As the 2008 presidential election enters its final month, researchers at the Annenberg Research Network on International Communication (ARNIC) have found some sharp differences – and surprising similarities – in the two major candidates' positions on technology policy.
In areas such as media ownership and consolidation, open access to Internet content and intellectual property rights, ARNIC's report provides guidance for voters concerned about the future development of communication technology and the media.
Titled Campaign 2008: USC Annenberg Technology and Media Policy Watch, the report examines each candidate's party platform and public record to gain an understanding of their positions on the issues.
The project was directed by Ph.D. student Russell Newman and communication professor Jonathan Taplin, and is available online at <http://arnic.info/policywatch.php>.
"Voters should have access to the best contextualized knowledge available as they make their decision about who will govern their country for the next four years," Dean Ernest J. Wilson III said. "The Annenberg School for Communication is committed to fostering knowledge in the public interest, especially as it intersects with our specialty domains of media, journalism and communications. We view this as a start to help the public navigate the sometimes murky waters of net neutrality, media concentration and other topics."
In general, the researchers found that Sen. Barack Obama (D-Ill.) and the Democratic Party believe that government can play a strong role in guiding the development of America's communication environment, while Sen. John McCain (R-Ariz.) and his Republican colleagues rely more on the ability of the competitive marketplace to meet the public's desires.
In the area of media ownership and consolidation, Obama believes that prescriptive regulation encouraging diversity of ownership and enhanced enforcement of anti-trust laws will lead to increased competition in the media environment. In contrast, researchers found that McCain's public record and statements reveal some contradictions on the issue. While he has warned that "consolidation without competition can hurt consumers," he has encouraged looser restrictions on ownership. McCain also believes that competition from emerging media models – the Internet and cable and satellite TV – serves as a corrective against monopolistic tendencies of the "traditional" media, while Obama raises concerns about the decline in local service seen when local monopolies in traditional media are allowed to proliferate.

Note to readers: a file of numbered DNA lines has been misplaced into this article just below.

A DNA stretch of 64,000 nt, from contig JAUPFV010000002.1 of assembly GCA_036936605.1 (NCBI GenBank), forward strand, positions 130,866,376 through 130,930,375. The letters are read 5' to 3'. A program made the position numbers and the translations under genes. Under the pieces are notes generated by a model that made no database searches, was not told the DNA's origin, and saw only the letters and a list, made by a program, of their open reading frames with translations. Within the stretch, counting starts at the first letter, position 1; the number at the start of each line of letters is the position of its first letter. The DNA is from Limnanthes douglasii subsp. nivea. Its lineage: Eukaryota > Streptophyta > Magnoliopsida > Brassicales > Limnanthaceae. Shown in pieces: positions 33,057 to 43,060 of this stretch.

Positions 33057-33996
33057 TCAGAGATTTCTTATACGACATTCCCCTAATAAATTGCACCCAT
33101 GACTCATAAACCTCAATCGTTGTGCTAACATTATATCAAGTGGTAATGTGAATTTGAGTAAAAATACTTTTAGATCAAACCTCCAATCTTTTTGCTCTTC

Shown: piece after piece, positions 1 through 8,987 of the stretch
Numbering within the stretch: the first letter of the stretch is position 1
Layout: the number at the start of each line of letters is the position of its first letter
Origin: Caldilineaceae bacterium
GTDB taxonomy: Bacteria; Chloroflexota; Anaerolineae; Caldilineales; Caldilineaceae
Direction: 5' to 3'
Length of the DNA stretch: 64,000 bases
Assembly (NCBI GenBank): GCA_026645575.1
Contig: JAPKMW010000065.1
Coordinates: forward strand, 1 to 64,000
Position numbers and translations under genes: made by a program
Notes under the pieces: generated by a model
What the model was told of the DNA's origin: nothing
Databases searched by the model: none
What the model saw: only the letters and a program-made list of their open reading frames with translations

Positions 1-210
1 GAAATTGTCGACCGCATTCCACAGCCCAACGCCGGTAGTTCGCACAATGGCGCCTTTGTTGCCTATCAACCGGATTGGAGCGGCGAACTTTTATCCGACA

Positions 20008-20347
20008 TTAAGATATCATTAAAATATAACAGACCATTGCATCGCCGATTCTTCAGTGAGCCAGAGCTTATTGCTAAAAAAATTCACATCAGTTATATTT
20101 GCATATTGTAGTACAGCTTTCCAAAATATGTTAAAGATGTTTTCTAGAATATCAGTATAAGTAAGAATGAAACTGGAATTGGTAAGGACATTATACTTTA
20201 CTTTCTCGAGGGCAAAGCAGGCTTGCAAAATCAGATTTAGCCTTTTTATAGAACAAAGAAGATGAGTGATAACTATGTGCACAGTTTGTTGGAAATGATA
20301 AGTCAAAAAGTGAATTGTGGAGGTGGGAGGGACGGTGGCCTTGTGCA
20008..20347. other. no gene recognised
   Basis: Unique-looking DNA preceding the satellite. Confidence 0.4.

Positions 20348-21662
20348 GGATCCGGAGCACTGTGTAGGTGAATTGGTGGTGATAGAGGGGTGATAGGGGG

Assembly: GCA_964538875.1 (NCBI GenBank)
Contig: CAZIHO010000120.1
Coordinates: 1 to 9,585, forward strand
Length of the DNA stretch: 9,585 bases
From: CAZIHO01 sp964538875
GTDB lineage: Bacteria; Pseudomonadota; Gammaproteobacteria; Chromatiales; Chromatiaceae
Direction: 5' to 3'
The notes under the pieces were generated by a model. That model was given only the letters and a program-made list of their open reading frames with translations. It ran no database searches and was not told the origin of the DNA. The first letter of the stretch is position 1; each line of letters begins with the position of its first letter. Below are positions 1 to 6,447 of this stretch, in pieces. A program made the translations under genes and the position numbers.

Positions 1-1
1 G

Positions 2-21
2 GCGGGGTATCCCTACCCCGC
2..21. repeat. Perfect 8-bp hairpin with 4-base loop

On the hot-button issue of network neutrality, which addresses network providers' ability to charge different rates to their users based on the amount of network traffic the users' generate, both candidates again stand in contrast. According to the report, "McCain opposes mandated network neutrality," and it quotes his position that the free market is the "best deterrent against unfair practices." The report authors also quote McCain as saying that legislation designed to remove rate structures based on network usage could "actually harm the openness of the Internet."